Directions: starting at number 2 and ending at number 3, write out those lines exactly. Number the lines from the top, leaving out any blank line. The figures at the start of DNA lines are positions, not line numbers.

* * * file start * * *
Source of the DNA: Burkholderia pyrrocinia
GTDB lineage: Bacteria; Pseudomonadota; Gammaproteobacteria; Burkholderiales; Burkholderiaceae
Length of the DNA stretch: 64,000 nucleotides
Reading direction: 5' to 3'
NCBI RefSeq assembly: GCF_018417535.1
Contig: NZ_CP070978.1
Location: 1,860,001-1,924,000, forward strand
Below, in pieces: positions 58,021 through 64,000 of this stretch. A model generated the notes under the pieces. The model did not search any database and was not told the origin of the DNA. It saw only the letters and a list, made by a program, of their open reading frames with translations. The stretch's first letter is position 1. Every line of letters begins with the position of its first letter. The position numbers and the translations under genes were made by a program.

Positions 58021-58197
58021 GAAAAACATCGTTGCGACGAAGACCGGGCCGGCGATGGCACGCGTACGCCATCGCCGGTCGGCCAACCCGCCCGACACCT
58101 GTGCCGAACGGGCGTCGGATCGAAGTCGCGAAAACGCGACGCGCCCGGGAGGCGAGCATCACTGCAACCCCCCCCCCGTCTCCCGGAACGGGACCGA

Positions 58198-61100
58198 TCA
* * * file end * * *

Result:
GTDB lineage: Bacteria; Pseudomonadota; Gammaproteobacteria; Burkholderiales; Burkholderiaceae
Length of the DNA stretch: 64,000 nucleotides